Covenants Must Not Be Ignored
There is an ongoing problem that exists throughout Oakland Mills and probably in the other villages as well. There are many residents who believe in their unalienable right to own property and do with it as they please.
This is not the case in Columbia. The covenants say that everything done to the exterior of one's house requires an application to the Resident Architecture Committee for approval. Those of us who pay the Columbia Parks and Recreation Association lien own our property with a partner. It is this partner that the RAC represents.
At least 90 percent of the applications to the RAC are routine and approved with little discussion. The RAC tries to achieve amicable compromises on the remaining applications. . . . There is an architect, a builder, an architectural designer, a landscape designer and a construction cost estimator (myself) on the committee. . . . Those who wish to live in Columbia must also agree to abide by the covenants of Columbia or should consider moving. . . . I'm angry that so many homeowners choose to do as they please. This is simply wrong and cannot be condoned. Toward this end, I suggest the following additions to the guidelines:
* Everyone who wants to make a change to their home should have their name, address and the proposed change published. The resulting RAC decisions should also be published.
* The homeowners who proceed with their changes without going through the application process should be subject to a fine. . . .
My suggestion is extreme. I feel it is necessary because of the pervasive disregard for the established rules of governance in Columbia.
Realtors who sell in Columbia are supposed to give the buyer a copy of the covenants and guidelines. I know this is not always the case. That is a whole other issue. Buyers who claim they never knew about the application process may have a point. Living here should quickly make them aware of their added obligation. . . .The members of the Resident Architecture Committee and the Architectural Committee of Oakland Mills have a responsibility and a commitment to Columbia. The governing bodies in the other villages have the same responsibilities and commitments. They try to keep the changes as close as possible to the original intent of the Columbia experiment.
I believe in covenants and the philosophy behind them. Man should fit into the nature surrounding him, not the other way around.
Howard County lost a valuable friend with the resignation of Bill Howard as director of economic development.
Among Bill's significant achievements at Economic Development was his role in mediating the acquisition of S3 Technologies by ManTech International. The result was the retention of 300 skilled, high-paying jobs in Howard County.
Bill was also instrumental in attracting the first investment in Howard County (and in the state) from the People's Republic of China. The newly opened Wang Zi Cashmere Products, Inc. facility brings 25 to 30 new jobs . . . and absorbs 30,000 square feet of warehouse space.
The teamwork approach of Bill and his staff helped facilitate plans for a national training center of the Shimadzu Scientific Instruments, Inc., which will attract nearly 1,500 people to the county each year. There will be commensurate economic benefits as these highly skilled professionals patronize hotels, restaurants and other service and retail businesses in Howard County.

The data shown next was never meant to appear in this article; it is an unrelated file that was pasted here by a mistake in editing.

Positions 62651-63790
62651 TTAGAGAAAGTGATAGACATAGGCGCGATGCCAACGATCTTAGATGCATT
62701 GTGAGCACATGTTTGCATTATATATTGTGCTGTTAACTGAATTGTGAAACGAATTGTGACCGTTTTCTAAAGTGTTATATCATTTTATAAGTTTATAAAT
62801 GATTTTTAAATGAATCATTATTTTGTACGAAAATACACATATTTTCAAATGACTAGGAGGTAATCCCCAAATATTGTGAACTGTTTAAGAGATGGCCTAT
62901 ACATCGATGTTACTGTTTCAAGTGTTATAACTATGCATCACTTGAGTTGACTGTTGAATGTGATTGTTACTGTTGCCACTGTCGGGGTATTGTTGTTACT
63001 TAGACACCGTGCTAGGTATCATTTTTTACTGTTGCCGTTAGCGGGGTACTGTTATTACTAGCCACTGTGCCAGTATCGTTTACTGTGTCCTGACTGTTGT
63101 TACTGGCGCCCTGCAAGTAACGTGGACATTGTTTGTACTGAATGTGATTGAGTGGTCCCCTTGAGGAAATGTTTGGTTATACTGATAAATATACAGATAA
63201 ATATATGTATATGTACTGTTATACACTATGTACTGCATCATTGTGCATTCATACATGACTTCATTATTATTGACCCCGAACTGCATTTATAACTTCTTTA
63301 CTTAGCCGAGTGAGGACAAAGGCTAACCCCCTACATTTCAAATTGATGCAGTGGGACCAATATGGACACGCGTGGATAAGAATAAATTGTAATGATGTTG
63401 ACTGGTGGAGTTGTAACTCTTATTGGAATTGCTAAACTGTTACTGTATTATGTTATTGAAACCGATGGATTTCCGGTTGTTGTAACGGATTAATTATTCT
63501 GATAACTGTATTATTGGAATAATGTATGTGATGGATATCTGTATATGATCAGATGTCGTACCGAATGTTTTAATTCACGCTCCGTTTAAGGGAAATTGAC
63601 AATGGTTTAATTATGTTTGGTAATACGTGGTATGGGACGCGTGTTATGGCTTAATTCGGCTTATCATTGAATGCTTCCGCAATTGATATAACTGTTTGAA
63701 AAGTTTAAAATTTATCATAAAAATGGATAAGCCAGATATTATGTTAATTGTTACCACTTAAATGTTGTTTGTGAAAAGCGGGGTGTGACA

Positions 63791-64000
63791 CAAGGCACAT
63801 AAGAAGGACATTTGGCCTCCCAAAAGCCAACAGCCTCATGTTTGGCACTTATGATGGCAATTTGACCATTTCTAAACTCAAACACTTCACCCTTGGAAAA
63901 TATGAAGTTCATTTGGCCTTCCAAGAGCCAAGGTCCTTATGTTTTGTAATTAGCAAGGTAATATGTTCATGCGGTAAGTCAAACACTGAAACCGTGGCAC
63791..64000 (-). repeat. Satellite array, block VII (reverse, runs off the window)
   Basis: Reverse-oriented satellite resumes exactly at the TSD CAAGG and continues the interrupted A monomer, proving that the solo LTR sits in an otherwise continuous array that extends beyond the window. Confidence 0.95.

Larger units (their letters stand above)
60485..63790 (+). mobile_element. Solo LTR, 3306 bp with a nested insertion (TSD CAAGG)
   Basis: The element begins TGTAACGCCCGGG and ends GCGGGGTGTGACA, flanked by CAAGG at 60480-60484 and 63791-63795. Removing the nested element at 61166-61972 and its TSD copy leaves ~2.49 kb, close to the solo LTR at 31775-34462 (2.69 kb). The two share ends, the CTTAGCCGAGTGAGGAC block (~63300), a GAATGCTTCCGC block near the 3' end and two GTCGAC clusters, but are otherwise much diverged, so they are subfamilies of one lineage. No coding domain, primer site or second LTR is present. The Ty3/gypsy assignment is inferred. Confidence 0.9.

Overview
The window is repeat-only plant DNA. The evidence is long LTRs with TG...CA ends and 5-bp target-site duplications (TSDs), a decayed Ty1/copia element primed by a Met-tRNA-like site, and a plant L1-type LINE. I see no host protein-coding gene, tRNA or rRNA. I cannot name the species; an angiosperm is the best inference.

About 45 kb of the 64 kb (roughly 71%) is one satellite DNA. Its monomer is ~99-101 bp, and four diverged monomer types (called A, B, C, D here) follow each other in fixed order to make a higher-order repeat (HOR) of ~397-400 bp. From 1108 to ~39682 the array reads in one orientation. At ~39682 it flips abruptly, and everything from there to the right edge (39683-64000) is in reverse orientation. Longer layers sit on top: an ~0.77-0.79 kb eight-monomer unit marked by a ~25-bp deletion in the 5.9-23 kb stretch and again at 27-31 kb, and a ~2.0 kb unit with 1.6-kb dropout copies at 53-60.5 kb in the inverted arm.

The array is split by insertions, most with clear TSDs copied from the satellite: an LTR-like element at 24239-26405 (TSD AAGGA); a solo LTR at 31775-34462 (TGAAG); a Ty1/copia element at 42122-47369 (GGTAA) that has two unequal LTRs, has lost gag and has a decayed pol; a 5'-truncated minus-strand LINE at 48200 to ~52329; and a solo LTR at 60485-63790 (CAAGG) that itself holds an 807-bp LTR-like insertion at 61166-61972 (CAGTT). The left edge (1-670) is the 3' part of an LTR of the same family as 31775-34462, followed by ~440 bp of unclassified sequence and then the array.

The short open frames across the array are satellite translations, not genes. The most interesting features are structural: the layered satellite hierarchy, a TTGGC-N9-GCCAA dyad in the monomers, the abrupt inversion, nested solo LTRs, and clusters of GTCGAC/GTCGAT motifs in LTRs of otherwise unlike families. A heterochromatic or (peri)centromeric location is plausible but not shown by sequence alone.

All of this, and a good deal more, was accomplished during a brief, nine-month tenure when the department was seriously understaffed.
Bill was an exemplary public servant who enjoyed what he did and was committed to it.
I know I am joined by many others in the community in wishing him well in his new ventures.
Paul R. Farragut
The writer is vice chairman of the Howard County Council.
Board Rejection A Matter of Race?
Did the Howard County Planning Board, at its hearing of Sept. 2, use racist information in denying Terrific Inc. and Rev. Debbie Tate, the group's president, a zoning variance for the Daisy site as a retreat center for health care providers?
Attorney Stephen C. Bounds, testifying before the planning board, used the word "fear," which implied mistrust, in advising the board how to vote on the issue of granting a zoning variance for the Daisy site. . . .
Mr. Bounds used an age-old practice when it comes to characterizing blacks to prevent them from moving into predominantly white neighborhoods. . . . The attorney played to and placated the biased attitudes of those residents who filed petitions opposing Terrific's use of the Daisy site. . . .
Attorney Bounds at no time presented factual evidence to say that Rev. Tate was a person to fear or mistrust. . . .
The Department of Planning and Zoning approved the request for a zoning variance and advised the planning board of the same. If Mr. Bounds feels that a retreat center is incompatible with that neighborhood, he should have taken his grievance to Planning and Zoning. The regulation was approved by that department. . . .
The proceedings did not take into account that Rev. Tate, a clergy in the Baltimore-Washington Conference of the United Methodist Church, has been a pastor in the Daisy area for 12 years. . . .
Can the county government condone a citizens' board to represent it in a blatant racist manner? The proceedings of that hearing should be referred to the Human Rights Commission for evaluating the violation of Rev. Tate's rights.
Perhaps those who sit on the planning board should be removed so they cannot further tarnish the reputation of a county administration which stresses equality and encourages new business ventures. . . . There is no place in the Howard County government, or society in general, for the practice of racism. . . .
Rev. Steward H. Frazier, Jr.
The writer is pastor of the Emory Grove United Methodist Church, Gaithersburg.